Lori Sullivan: So you know for us it’s always been iterative. You know even just this past year we’ve figured out how to track inbound or, I should say, closed business from our inbound channels, versus just the quantity of leads that we’re generating. That’s been an iterative process over a number of years. And we’ve leveraged multiple tools through those phases. So I think it’s it’s a little bit of trial and error to figure out what matters and act on that. And it’s definitely ensuring that you have data that is centralized but also you have a good enough tool to visualize that data in the right way, where it doesn’t become overwhelming.

Mac Logue: That leads to a big question. How do you choose the tools you you go with? I mean we talk about thousands of different choices. There’s no way you can know all of them much less trial them. So how do you how do you go about choosing the technology that you use.

Lori Sullivan: Well, I think the first thing to know is there’s not a perfect piece of technology anywhere in any vertical. I think the second thing to know is that obviously software is always evolving, especially web and mobile based software.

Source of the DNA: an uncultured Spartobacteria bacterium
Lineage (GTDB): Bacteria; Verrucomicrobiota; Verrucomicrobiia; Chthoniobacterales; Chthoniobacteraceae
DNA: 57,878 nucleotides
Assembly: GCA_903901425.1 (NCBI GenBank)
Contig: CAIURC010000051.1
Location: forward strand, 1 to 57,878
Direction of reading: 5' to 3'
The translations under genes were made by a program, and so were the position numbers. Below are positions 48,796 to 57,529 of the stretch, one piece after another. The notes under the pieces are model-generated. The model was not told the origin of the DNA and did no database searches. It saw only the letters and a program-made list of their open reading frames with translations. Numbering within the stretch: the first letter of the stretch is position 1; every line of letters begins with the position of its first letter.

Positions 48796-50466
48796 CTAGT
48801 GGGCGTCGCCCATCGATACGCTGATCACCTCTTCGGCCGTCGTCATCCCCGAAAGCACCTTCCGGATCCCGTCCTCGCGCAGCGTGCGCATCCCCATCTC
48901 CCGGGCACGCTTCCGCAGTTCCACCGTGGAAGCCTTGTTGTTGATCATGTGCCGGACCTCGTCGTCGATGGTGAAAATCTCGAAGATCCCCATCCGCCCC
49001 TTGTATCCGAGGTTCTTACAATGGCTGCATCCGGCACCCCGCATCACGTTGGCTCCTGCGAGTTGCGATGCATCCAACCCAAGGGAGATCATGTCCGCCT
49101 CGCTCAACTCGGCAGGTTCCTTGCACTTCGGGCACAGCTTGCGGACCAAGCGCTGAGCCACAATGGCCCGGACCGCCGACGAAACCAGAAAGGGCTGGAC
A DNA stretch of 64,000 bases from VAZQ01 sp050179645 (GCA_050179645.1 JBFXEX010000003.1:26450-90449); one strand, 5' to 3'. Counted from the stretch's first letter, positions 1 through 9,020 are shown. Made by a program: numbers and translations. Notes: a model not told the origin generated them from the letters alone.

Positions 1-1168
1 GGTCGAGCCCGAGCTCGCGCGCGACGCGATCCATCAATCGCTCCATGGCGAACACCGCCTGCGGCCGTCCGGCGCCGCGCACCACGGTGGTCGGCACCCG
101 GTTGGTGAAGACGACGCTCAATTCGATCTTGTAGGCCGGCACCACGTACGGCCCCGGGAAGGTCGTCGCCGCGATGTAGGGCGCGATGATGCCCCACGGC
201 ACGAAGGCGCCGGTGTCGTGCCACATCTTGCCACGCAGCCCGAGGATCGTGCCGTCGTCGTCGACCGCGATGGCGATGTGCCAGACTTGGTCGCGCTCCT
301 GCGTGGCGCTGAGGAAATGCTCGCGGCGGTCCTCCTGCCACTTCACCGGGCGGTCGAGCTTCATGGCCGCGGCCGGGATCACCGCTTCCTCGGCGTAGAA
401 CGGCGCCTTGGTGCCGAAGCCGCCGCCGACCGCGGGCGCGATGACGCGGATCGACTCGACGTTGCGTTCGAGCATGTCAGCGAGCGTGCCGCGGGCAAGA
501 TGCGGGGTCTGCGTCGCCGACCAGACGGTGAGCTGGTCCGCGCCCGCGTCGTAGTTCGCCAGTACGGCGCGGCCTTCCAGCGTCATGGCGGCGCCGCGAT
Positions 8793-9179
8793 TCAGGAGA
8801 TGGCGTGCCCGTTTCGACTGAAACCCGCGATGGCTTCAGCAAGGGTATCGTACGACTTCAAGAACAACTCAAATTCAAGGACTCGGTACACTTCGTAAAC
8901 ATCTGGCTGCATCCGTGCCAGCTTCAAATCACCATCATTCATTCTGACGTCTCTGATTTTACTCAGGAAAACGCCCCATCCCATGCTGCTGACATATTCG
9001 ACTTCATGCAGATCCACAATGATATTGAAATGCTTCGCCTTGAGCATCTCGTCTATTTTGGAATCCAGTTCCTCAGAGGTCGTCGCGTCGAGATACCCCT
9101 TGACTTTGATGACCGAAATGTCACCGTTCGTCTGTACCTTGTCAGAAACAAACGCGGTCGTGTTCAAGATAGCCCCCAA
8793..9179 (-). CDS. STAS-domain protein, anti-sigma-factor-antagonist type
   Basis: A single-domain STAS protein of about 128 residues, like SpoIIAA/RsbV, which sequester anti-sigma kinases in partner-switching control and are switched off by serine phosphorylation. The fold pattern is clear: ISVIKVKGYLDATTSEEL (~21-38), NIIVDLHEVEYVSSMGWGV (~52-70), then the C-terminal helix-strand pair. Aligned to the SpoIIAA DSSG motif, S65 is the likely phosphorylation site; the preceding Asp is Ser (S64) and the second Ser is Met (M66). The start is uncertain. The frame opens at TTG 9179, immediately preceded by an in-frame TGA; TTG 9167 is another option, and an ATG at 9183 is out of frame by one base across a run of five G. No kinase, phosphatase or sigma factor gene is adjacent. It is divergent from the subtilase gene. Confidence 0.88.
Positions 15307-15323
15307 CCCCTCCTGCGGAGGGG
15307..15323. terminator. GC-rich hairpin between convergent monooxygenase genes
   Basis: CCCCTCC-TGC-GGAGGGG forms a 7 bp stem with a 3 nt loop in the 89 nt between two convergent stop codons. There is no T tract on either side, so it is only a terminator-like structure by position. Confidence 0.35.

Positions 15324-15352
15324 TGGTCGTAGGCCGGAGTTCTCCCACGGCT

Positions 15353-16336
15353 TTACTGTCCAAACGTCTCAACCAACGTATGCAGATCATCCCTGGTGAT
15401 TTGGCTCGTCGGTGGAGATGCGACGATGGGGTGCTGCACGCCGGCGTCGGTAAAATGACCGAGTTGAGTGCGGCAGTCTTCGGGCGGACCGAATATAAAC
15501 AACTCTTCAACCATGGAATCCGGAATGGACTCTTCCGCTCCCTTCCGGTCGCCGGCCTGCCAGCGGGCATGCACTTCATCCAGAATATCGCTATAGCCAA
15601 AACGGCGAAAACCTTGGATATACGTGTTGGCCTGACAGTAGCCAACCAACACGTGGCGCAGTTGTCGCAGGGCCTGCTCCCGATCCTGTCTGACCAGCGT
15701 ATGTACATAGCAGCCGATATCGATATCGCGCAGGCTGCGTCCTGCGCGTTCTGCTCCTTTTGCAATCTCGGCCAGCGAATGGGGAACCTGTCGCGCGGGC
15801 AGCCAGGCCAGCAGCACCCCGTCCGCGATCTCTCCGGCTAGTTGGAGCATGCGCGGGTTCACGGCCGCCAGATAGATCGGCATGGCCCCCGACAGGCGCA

Lori Sullivan: But when I’m looking at a new solution first I look at integration. So integration with segment is important, for us, because like I said it kind of runs the back end event library that we we leverage. Integration to our CRM and our marketing automation system is really important because those are really the the nucleus of our toolset.

Lori Sullivan: So integration would be first, second would be feature set. What do we need it to do? What’s missing? You know kind of compare across some of your top choices create a feature matrix, you know, what is tool A missing that tool B has, and vice versa.

Lori Sullivan: And then finally would be—I’m a huge fan of tools giving you a free trial, we do that as a product because we want to get people into our software because we know we have a good user experience. I’m always a little wary when you can’t do that right because I really like to look at the UI to the user interface and the user experience is big for us. We’re probably a little critical of user interfaces just because we build that. But I would say as a as a third piece the UI and user experience—how easy is the software to use, is really important.

Lori Sullivan: So integration then feature set then UI.

Mac Logue: How do you source information or do you do you do much research on what other people think of a particular piece of software.

Lori Sullivan: Yeah. So luckily there’s a million reviews and lots of information at our fingertips. I mean I typically start with a Google search honestly but there are some great review sites out there for software.